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Bentley TLN Members Engage Global Health Problems in Africa
Global health issues are no abstraction when you live and work alongside African villagers in urgent need of food, water, and basic sanitation, according to Bentley professors who have spent more than a decade engaged with such communities.
Recently Bentley’s Health Thought Leadership Network, which advances impactful research in health and healthcare, supported the innovative work of two faculty members. Both are engaged in transformative work in Africa. In interviews, they share the philosophy behind their work and the passion that drives it.
Laurel Steinfield, an assistant professor of marketing at Bentley University, is deeply involved in fieldwork in Eastern Africa. “I see my work as drawing on interdisciplinary methods to address multiple dimensions of poverty that affect people’s lives, including poverty in income, health, time, or mental well-being,” she says.
One of her current projects in Kenya explores how science and technology can have a positive effect on subsistence consumers and their livelihoods, particularly in agricultural communities. Bentley’s Health TLN, itself a network of more than 40 faculty and staff across 18 departments bridging traditional boundaries in healthcare, provided funding for summer fieldwork.
In collaboration with biologists, agriculturalists, and community partners, Steinfield is studying the impact of several low-tech tools on household well-being, including: a farming implement to improve crop yields; water ponds to nourish kitchen gardens, improve household diets and offset dependency on cash crops; and a solar cooker to boil water and heat food, decreasing the time-poverty that disproportionately effects women. She believes that replicable social innovations are a key part of the solution to the food-water-conflict crises arising from climate change. “Securing food and water is not just about personal health, but also about community health: making communities more resilient to drought and famine can reduce conflict and civil wars.”
“The natural and human worlds are very interdependent. Yet for so long in academia, we’ve tended to work in silos. We’re seeing a shift away from that now,” she says. “We have to work together to resolve these grand challenges in development.”
As a transformative consumer researcher, Steinfield specializes in female entrepreneurism, economic empowerment, and gender injustices. Her work identifies and critiques how the global marketplace perpetuate injustices, and explores practices to improve the livelihood of consumers impacted by them.
Among other things, Diane Kellogg, an associate professor of management at Bentley University, is committed to providing safe sanitation on a global scale. “The depth of the crisis is immense. People need clean household toilets. The makeshift solutions promote disease transmission, and rob people of their dignity,” she says.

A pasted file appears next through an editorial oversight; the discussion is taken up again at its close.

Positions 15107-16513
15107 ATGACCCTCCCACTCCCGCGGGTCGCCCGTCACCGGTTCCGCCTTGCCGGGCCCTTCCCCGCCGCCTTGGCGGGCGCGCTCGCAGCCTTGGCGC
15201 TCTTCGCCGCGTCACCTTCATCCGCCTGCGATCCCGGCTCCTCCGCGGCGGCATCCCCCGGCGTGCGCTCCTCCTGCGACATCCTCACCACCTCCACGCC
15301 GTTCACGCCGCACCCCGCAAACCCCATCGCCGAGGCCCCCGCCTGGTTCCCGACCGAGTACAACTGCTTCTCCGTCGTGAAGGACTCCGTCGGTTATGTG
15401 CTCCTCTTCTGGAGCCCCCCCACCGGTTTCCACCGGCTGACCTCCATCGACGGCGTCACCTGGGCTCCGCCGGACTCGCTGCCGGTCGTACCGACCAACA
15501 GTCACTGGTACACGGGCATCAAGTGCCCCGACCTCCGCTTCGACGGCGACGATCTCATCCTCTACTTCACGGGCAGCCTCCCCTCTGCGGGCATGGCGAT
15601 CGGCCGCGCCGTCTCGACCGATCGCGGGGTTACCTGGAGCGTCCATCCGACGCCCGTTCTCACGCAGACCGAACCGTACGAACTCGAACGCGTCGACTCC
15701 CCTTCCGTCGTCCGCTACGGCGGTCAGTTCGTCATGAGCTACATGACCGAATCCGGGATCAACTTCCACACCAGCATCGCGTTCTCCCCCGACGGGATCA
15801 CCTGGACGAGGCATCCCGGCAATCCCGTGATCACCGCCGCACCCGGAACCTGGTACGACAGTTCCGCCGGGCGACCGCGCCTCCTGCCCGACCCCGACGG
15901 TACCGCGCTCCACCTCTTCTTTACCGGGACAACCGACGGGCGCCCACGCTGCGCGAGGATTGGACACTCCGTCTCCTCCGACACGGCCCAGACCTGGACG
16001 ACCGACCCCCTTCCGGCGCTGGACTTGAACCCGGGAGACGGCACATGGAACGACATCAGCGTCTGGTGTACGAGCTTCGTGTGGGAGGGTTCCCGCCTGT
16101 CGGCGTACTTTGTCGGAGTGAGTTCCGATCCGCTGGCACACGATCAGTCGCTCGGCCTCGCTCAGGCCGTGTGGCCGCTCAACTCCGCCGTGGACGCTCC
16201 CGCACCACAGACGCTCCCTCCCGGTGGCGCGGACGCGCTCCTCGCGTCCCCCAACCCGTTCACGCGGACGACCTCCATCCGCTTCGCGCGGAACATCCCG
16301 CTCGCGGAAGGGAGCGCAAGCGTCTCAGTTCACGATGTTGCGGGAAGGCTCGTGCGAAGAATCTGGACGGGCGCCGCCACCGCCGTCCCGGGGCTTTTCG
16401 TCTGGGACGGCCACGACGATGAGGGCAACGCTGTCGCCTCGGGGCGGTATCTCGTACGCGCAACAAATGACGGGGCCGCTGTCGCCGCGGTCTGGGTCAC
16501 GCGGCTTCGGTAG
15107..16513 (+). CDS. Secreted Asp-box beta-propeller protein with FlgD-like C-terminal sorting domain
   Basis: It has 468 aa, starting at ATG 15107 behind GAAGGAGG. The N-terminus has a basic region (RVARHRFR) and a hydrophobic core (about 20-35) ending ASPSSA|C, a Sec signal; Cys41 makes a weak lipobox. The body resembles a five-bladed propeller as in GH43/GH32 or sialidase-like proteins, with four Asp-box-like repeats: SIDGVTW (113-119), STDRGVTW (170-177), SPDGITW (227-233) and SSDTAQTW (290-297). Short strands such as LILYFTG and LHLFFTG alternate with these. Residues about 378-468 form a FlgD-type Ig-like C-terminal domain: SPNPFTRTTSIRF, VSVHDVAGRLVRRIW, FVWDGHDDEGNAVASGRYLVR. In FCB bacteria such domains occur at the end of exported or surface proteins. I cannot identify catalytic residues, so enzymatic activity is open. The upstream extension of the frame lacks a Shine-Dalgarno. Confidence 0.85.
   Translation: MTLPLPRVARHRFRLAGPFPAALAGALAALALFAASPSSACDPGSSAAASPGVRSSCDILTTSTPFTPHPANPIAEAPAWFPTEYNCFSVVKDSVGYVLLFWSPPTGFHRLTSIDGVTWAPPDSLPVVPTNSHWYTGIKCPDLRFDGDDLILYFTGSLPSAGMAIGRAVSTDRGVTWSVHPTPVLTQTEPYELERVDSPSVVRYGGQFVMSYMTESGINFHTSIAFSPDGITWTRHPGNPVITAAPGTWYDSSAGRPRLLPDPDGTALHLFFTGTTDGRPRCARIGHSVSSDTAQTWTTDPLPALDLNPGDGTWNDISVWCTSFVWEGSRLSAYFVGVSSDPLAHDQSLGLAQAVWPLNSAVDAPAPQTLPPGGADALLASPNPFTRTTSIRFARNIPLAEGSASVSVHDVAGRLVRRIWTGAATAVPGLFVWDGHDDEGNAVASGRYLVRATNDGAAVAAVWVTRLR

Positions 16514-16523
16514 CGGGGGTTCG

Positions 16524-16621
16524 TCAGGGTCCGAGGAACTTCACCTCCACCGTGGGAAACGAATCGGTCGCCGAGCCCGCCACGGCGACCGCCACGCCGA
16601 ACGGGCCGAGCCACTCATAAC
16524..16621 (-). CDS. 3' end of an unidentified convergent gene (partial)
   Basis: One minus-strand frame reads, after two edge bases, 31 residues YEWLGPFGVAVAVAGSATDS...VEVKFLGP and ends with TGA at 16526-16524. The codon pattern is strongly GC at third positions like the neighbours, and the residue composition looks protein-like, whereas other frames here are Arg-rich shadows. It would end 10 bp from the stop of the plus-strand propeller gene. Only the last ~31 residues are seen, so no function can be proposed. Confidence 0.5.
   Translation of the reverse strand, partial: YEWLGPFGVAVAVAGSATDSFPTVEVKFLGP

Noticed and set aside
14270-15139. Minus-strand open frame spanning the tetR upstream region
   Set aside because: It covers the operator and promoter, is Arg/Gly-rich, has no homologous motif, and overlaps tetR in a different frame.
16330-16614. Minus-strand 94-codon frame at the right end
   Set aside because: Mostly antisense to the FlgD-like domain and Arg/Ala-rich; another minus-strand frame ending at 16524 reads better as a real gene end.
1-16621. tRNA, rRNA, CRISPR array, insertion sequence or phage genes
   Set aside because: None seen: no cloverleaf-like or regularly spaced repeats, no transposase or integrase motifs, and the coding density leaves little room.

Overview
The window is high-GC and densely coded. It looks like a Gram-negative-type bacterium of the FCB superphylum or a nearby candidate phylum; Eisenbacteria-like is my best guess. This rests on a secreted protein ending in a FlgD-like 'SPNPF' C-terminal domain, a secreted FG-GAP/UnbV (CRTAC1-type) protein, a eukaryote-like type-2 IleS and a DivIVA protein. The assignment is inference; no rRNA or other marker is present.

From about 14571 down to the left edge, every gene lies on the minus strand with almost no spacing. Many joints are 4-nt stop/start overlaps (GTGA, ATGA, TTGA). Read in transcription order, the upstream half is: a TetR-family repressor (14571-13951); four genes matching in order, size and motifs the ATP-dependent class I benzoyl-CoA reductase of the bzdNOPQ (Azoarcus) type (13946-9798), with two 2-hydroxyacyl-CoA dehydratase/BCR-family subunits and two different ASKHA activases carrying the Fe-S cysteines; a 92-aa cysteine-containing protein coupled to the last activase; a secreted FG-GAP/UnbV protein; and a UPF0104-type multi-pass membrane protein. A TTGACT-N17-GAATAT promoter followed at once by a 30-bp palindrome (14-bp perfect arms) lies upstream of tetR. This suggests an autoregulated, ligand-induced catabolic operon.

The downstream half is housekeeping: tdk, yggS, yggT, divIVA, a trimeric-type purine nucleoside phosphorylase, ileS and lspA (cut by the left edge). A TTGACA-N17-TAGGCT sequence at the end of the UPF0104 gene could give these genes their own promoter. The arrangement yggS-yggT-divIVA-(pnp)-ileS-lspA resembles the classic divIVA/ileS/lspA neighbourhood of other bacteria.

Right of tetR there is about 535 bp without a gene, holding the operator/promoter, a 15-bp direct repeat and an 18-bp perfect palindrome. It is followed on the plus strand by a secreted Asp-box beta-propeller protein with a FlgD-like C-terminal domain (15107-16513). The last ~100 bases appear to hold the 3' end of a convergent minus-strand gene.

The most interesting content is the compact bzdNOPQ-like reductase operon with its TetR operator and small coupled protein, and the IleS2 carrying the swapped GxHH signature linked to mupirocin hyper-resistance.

She promotes toilets that don’t require sewer pipes, electricity or water, and markets them to local governments and landlords in urban poor Ghana.
Kellogg recently drew on the support of Bentley’s Health TLN for a study of the pre-installation health conditions in one rural community in Ghana. She is tracking how household toilets can reduce health problems, such as intestinal worms and diarrhea, in children. “We need to get people talking about why toilets matter, and ‘data is dynamite.’ People get it when they see the numbers,” she says.
The Health TLN has also helped her find volunteers for a World Toilet Day 2017 project, Sanitation Wikipedia. That’s the Sustainable Sanitation Alliance effort to upgrade WASH – water, sanitation, hygiene – articles on Wikipedia.
“There’s a lot to do,” says Kellogg. “If we succeed, all the major WASH organizations will be upgrading articles relevant to their work.” She recruits student volunteers to work alongside organizations like UN Water, the Toilet Board Coalition, Oxfam and WaterAid.
One word that both Kellogg and Steinfield often use is respect. They believe a collaborative process of engagement sits at the heart of international development work.
“When you go to Africa, you’re not trying to save communities or pretend that you have the answer. You’re trying to understand the problems at hand and create solutions together,” says Steinfield. “In some communities, people may sing songs, share hugs, and welcome you as one of them. You’re cultivating relationships, and that engagement is really important for any of these projects to work. You need to learn from each other.”
Kellogg agrees. “These lessons in intercultural collaboration and respect last a lifetime.”
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